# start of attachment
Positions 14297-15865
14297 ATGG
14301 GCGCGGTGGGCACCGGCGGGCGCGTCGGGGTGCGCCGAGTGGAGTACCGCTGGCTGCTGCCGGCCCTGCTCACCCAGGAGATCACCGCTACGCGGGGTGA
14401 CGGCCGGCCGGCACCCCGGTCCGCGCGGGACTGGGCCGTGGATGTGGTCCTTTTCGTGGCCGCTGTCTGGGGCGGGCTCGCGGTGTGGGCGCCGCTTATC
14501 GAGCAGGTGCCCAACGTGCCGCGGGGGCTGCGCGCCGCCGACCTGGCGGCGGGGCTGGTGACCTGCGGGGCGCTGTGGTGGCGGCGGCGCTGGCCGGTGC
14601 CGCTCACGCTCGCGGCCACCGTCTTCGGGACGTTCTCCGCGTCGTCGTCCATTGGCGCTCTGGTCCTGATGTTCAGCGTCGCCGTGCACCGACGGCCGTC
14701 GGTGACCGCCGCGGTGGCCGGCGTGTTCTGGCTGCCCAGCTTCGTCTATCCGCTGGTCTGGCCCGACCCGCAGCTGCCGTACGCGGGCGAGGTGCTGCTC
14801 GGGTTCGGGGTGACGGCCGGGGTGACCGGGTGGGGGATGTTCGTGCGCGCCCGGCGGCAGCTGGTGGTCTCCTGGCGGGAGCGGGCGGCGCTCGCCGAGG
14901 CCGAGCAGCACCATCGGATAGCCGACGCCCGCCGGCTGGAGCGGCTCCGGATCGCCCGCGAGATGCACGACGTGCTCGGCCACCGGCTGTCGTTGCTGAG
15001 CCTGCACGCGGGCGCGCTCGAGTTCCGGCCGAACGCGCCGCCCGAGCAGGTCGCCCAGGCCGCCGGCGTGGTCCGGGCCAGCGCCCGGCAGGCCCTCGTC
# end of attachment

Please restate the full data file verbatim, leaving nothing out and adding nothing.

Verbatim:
Positions 14297-15865
14297 ATGG
14301 GCGCGGTGGGCACCGGCGGGCGCGTCGGGGTGCGCCGAGTGGAGTACCGCTGGCTGCTGCCGGCCCTGCTCACCCAGGAGATCACCGCTACGCGGGGTGA
14401 CGGCCGGCCGGCACCCCGGTCCGCGCGGGACTGGGCCGTGGATGTGGTCCTTTTCGTGGCCGCTGTCTGGGGCGGGCTCGCGGTGTGGGCGCCGCTTATC
14501 GAGCAGGTGCCCAACGTGCCGCGGGGGCTGCGCGCCGCCGACCTGGCGGCGGGGCTGGTGACCTGCGGGGCGCTGTGGTGGCGGCGGCGCTGGCCGGTGC
14601 CGCTCACGCTCGCGGCCACCGTCTTCGGGACGTTCTCCGCGTCGTCGTCCATTGGCGCTCTGGTCCTGATGTTCAGCGTCGCCGTGCACCGACGGCCGTC
14701 GGTGACCGCCGCGGTGGCCGGCGTGTTCTGGCTGCCCAGCTTCGTCTATCCGCTGGTCTGGCCCGACCCGCAGCTGCCGTACGCGGGCGAGGTGCTGCTC
14801 GGGTTCGGGGTGACGGCCGGGGTGACCGGGTGGGGGATGTTCGTGCGCGCCCGGCGGCAGCTGGTGGTCTCCTGGCGGGAGCGGGCGGCGCTCGCCGAGG
14901 CCGAGCAGCACCATCGGATAGCCGACGCCCGCCGGCTGGAGCGGCTCCGGATCGCCCGCGAGATGCACGACGTGCTCGGCCACCGGCTGTCGTTGCTGAG
15001 CCTGCACGCGGGCGCGCTCGAGTTCCGGCCGAACGCGCCGCCCGAGCAGGTCGCCCAGGCCGCCGGCGTGGTCCGGGCCAGCGCCCGGCAGGCCCTCGTC